Eighth, some audit committees appear to take their monitoring roles seriously, while others appear to be primarily ceremonial in nature. Auditors are in a unique position to evaluate the effectiveness of the audit committee process. Auditors should explicitly evaluate the effectiveness of the audit committee’s processes, and adjust their risk assessments, budgeted hours, and the nature, extent, and timing of audit testing, especially if effective audit committee processes seem to be attenuated by the intervention of a dominant CEO.

    Finally, given the severe reputational damage experienced by directors, especially audit committee members, in cases of financial reporting failures, and given the difficulty of monitoring a large entity on a part-time basis, audit committees might want to consider retaining permanent staff or consultants to the audit committee.

    For more information on this study, please contact Dana Hermanson.

    Citation:

    Carcello J. V., D. R. Hermanson, and Z. Ye. 2011. Corporate Governance Research in Accounting and Auditing: Insights, Practice Implications, and Future Research Directions. Auditing: A Journal of Practice & Theory 30 (3): 1-31. 

    Keywords:
    Corporate governance; board; audit committee; literature review.
    Purpose of the Study:

    Over the past two decades, the corporate governance literature in accounting and auditing has grown rapidly. We review this literature, primarily focusing on corporate board and audit committee issues.

    Design/Method/ Approach:

    We discuss 12 recent literature review or meta-analysis papers and summarize selected results (i.e., clusters of papers with new and interesting results) from recent empirical research papers, after reviewing the findings of over 250 studies.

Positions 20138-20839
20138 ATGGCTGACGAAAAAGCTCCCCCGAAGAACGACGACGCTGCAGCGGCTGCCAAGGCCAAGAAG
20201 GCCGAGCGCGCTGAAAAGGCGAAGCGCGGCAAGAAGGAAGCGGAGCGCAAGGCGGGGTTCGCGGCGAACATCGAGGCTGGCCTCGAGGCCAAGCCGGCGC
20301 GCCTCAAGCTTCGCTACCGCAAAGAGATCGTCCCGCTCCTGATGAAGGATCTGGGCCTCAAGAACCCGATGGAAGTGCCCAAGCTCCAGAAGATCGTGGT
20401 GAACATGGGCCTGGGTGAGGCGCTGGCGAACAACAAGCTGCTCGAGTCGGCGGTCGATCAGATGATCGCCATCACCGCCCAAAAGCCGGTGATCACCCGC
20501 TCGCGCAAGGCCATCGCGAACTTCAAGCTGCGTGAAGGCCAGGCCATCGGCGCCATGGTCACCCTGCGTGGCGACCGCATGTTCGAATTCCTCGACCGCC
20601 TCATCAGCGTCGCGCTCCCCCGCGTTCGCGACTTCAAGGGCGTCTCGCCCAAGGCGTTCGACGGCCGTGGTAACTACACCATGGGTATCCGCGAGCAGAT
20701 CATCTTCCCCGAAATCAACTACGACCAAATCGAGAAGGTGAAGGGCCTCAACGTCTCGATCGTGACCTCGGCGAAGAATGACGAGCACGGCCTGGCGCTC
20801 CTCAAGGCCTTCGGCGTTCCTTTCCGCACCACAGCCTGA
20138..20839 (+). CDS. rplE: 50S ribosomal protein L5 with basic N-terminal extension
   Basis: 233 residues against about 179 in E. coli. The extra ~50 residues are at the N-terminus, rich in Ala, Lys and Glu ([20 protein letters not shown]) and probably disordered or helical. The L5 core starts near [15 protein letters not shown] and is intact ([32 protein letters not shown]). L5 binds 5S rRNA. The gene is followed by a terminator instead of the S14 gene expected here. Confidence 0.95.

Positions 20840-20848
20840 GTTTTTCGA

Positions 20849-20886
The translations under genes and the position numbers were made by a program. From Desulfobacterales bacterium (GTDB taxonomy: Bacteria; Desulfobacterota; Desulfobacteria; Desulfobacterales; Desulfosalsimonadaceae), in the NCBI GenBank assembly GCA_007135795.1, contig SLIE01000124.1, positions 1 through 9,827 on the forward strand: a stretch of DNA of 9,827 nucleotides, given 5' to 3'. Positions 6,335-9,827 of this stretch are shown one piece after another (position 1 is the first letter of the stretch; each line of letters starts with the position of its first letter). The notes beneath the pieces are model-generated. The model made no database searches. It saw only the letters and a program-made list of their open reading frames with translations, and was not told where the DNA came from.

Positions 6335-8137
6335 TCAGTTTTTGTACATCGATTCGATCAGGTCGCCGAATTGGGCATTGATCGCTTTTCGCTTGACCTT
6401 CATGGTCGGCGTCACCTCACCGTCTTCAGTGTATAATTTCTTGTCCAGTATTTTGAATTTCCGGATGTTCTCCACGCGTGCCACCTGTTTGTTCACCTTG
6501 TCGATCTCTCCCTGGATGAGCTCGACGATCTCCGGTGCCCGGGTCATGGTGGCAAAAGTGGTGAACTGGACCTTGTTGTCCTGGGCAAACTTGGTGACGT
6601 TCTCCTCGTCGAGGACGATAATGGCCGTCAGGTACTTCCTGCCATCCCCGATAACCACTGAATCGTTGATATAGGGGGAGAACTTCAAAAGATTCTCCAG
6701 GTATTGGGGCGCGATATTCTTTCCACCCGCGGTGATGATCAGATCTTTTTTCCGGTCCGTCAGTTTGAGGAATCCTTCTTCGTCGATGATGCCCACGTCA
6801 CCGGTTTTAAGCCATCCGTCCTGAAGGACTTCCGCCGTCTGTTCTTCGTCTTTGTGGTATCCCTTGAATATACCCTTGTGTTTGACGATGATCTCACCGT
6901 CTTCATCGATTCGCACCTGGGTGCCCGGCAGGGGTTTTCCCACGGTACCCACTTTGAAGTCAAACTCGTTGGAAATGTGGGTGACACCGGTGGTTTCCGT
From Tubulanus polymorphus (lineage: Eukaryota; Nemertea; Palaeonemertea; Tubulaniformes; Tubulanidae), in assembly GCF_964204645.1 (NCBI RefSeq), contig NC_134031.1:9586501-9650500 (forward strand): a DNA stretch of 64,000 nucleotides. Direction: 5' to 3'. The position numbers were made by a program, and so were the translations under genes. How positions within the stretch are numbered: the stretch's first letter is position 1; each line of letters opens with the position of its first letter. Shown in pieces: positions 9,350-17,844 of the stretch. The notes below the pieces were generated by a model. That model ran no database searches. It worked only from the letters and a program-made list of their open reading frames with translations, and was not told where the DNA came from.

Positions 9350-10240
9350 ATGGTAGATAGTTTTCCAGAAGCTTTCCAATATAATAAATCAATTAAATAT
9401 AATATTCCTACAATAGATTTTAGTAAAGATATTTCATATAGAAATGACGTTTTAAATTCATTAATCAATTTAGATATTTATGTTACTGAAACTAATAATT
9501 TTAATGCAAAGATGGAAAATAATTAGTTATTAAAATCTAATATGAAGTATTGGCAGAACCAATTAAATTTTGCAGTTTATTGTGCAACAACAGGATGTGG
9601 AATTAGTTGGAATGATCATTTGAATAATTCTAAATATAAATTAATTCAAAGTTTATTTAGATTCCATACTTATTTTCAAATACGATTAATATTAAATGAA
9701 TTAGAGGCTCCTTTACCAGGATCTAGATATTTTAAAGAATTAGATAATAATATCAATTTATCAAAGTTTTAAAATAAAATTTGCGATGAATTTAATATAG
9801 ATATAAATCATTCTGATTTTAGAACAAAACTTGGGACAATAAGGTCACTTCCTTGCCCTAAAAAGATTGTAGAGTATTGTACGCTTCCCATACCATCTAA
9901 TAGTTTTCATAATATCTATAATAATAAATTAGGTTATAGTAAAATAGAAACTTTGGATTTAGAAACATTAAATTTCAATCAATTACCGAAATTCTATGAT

Findings:

    We discuss the major insights from this literature and the practice implications of these findings. In addition, we identify a number of opportunities for future research. In particular, we make suggestions for: (1) improved research paradigms in corporate governance, (2) extensions of existing research, and (3) new or emerging lines of research.

    Category:
    Governance
    Sub-category:
    Board/Audit Committee Compensation, Board/Audit Committee Composition, Board/Audit Committee Oversight, Board/Audit Committee Processes, Board/Audit Committee Tenure
  • Jennifer M Mueller-Phillips
    The influence of director stock ownership and board...
    research summary posted September 16, 2015 by Jennifer M Mueller-Phillips, tagged 13.0 Governance, 13.04 Board/Audit Committee Compensation, 14.0 Corporate Matters, 14.01 Earnings Management, 14.11 Audit Committee Effectiveness 
    Title:
    The influence of director stock ownership and board discussion transparency on financial reporting quality.
    Practical Implications:

    Understanding why stock ownership can bias directors’ objectivity, and examining how board discussion transparency can yield differential effects for stock-owning and non-stock-owning directors makes it possible to anticipate the effects of increased board transparency on earnings management and directors’ decisions. The notion of increased board discussion transparency is valid in the current environment in which shareholders are pushing for “constituency board seats” because information leaks surrounding board discussions likely will result when constituent directors report back to their shareholder groups. Hence, if controversial boardroom discussions are eventually divulged to the public, the findings suggest that directors’ judgments and decisions will be influenced by knowledge of increased board transparency.